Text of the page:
Formed in Ramsey, New Jersey in 2002, The Lumineers have become one of most popular Folk and Americana bands in the U.S. over the course of their 20-year career. Now based in Denver, Colorado, founding members Wesley Schultz (vocals/guitar) and Jeremiah Fraites (percussion/piano) have forged a career that has inspired a legion of young musicians to investigate American Folk music, Country, and other genres that were not yet considered ‘cool’ in the world of indie rock. However, The Lumineers were one of the bands that dusted off these old classic genres and gave them a new coat of paint. While the band has been instrumental in the uprising of Americana and the new Folk movement, it wasn’t always that way…

When Schultz and Fraites first started playing together, they threw every style of music into the mix – from hard rock to electronica – to see what felt most comfortable to them. From mediocre rock covers to tender acoustic singer/songwriterballads, they tried it all. Gradually, they gravitated towards a musical comfort zone that included doing covers while slyly adding originals to the mix. They even toyed with a few different names for the band including Free Beer. Thankfully, a mistake by an emcee at a Jersey City club led to the name The Lumineers and the rest was history. They relocated to Denver, Colorado and in 2010, began to build the band that would eventually record their 2012 self-titled debut album. Their sophomore album, CLEOPATRA, was released in 2016, followed three years later by their third album, III.  Beloved by a loyal fan base, the critically acclaimed band has gone from strength to strength in their nearly two-decade existence.

And here we are in early 2021, a year deep into the pandemic and we are still caught between the fear of the present and the hope for the future. Thankfully, Wesley Schultz has emerged from the shadows and presents his solo album VIGNETTES, a collection of cover versions of songs that have inspired his musical journey over the years. While the world outside might feel like a raging river, VIGNETTES is that calming pond that lies just beyond the meadow in your mind. While the album isn’t a joyous affair, it’s stark simplicity and emotional performances combine melancholia and sadness with a celebration of the warmth and power of music. Tackling songs by Warren Zevon, Tom Waits, Sheryl Crow, Bruce Springsteen and Jim Croce, VIGNETTES may feel like a modern Folk album, but it is really an honest homage to the Church of Music. The songs feature Schultz’s voice accompanied by either a piano or acoustic guitar, but the atmosphere of each recording provides a new dimension that is felt more than heard. And his version of Croce’s “Operator (That’s Not The Way It Feels)” is heartbreaking. This is an album that will inspire you to hold hands with your loved one as you shelter from the storm and await the dawning of a new day.



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Creating a unique musical sound isn’t always planned. Sure, you can think that combining genre #1 with genre #5 and then adding a dibble-dabble of genre #8 sounds like a good idea, more than likely one of those genres will dominate and listeners may not notice anything else. Band bios – usually written by the band members or their girlfriends – promise something spectacular and unique yet end up sounding mediocre and predictably unspectacular. However, there are times when an artist or band creates their own distinct sound accidentally. Influenced by several different genres, the music that they create ends up sounding distinctly original. One of those bands is Wild Pink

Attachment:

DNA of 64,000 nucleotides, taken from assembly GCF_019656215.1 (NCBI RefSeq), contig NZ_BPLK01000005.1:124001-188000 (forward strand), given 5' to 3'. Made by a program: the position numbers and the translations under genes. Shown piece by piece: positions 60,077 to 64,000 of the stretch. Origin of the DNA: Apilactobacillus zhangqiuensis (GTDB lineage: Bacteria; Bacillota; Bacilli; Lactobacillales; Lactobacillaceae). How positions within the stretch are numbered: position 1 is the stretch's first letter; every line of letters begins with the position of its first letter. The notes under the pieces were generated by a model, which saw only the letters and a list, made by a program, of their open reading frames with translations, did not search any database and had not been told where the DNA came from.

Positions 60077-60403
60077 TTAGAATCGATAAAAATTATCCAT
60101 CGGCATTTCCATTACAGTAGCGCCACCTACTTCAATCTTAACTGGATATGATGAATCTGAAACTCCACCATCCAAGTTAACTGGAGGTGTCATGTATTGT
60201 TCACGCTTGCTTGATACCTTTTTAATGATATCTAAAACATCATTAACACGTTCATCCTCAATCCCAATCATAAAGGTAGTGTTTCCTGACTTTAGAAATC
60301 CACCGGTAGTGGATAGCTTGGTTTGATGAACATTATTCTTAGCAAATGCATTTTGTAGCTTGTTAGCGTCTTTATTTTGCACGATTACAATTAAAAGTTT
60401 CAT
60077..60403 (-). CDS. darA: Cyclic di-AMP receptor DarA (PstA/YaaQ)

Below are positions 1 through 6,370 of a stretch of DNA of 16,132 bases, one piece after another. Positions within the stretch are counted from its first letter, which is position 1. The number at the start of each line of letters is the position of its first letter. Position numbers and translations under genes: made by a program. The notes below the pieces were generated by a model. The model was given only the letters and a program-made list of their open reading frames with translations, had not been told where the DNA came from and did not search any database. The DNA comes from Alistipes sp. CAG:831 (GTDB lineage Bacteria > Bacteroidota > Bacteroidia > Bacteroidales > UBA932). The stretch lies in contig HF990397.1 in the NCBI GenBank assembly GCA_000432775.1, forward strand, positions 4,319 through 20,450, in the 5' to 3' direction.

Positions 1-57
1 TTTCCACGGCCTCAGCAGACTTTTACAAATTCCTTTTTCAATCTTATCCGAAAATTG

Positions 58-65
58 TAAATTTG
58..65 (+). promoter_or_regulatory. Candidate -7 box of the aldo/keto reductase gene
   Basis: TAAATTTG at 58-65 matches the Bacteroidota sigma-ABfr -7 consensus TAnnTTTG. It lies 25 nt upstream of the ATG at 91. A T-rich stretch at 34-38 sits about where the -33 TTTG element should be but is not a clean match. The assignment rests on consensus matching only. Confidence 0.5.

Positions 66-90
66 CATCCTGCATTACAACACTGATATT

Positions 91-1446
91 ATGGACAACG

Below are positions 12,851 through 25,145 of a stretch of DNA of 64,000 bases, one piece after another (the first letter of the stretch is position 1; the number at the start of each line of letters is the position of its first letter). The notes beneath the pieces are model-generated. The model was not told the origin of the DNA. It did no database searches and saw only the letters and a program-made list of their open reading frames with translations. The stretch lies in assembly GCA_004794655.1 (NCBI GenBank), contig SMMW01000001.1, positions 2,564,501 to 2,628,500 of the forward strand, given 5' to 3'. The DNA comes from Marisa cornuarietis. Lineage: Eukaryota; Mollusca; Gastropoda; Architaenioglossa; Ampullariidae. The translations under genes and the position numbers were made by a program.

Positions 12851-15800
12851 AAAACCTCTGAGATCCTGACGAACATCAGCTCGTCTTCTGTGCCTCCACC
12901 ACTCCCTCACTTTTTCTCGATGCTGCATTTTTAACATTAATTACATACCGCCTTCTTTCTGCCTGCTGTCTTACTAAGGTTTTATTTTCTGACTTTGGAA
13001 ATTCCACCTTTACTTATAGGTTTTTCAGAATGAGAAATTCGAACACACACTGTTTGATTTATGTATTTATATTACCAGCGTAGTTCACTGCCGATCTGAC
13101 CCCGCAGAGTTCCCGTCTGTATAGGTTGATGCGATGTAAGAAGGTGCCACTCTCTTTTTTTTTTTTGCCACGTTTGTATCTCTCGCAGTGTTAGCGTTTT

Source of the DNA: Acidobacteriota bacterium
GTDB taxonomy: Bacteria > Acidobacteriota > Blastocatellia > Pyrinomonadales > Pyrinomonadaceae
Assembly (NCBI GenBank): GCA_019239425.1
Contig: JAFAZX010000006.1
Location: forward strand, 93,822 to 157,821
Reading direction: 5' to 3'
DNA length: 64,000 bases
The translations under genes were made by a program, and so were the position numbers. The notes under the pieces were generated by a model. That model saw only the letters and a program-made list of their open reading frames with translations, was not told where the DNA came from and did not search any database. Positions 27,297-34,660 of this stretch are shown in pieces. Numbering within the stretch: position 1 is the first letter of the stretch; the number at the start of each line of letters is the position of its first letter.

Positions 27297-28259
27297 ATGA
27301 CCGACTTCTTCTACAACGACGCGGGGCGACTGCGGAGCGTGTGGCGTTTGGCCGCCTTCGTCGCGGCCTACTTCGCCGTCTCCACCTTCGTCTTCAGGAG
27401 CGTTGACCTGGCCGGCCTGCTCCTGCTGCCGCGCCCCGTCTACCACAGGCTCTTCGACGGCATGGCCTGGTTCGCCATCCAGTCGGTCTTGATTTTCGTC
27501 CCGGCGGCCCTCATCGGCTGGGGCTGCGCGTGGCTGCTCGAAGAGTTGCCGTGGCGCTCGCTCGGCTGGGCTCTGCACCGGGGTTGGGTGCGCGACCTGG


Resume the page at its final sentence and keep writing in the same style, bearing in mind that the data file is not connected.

Founded in the boroughs of Brooklyn and Queens in New York City in 2015, Wild Pink occupies a musical universe of their own making. Led by singer/songwriter John Ross and featuring bassist T.C. Brownell and drummer Dan Keegan, the trio released three EPs over the next year: 2 SONGS (2015), GOOD LIFE (2015), and 4 SONGS (2016). They followed those releases with their self-titled debut album in 2017. A year later, they issued their sophomore album, YOLK IN THE FUR. Another EP, 5 SONGS, followed in 2019. Throughout these EPs, the band evolved and matured. Ever since the release of that first EP, they planted their roots into the musical soil and, over time, they began to blossom. With nutrients provided by the bands that inspired them, Wild Pink finally bloom in 2021 with the release of A BILLION LITTLE LIGHTS.

Produced by Grammy-winning producer David Greenbaum (U2, Beck, Jenny Lewis), A BILLION LITTLE LIGHTS is a wonderful blend of pastoral pop, rootsy Americana, modern indie rock, and atmospheric post-punk. Existing somewhere between the ethereal musical universe of Cocteau Twins and the laid-back rustic pop of Death Cab for Cutie, Wild Pink create music that seems to levitate in mid-air. Gentle, introspective and melodic, the songs on A BILLION LITTLE LIGHTS reflect the heart and soul of John Ross and his bandmates. Some use loud, angry, and aggressive music to beat the listener into submission, but Wild Pink realize that music is not supposed to frighten anyone. Instead, they use it to communicate, soul-to-soul. With songs like “The Wind Was Like A Train”, “You Can Have It Back”, “Bigger Than Christmas”, “Oversharers Anonymous”, and “Family Friends”, Ross and Co. have given us the gift of thoughtful reflection all wrapped up in sweet melodies. You couldn’t ask for anything more.



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Formed on Oban, Scotland in 1984, Capercaillie is a band that blends both traditional Gaelic and modern Folk music, creating a sound that has delighted audiences around the world for over 35 years. For their first few albums, the group focused on creating music that was modern yet rooted in traditional Folk. Beginning in the early 1990s, they made a slight shift in their sound, adding more modern elements to their recordings, creating a contemporary sound that appealed to a wider audience without alienating their devoted fanbase. Their albums throughout the ‘90s and into the ‘00s were successful, earning the band a larger audience. Their most recent recordings have seen the band return to their folksier roots,  and nearly four decades later, Capercaillie’s catalog remains beloved and respected.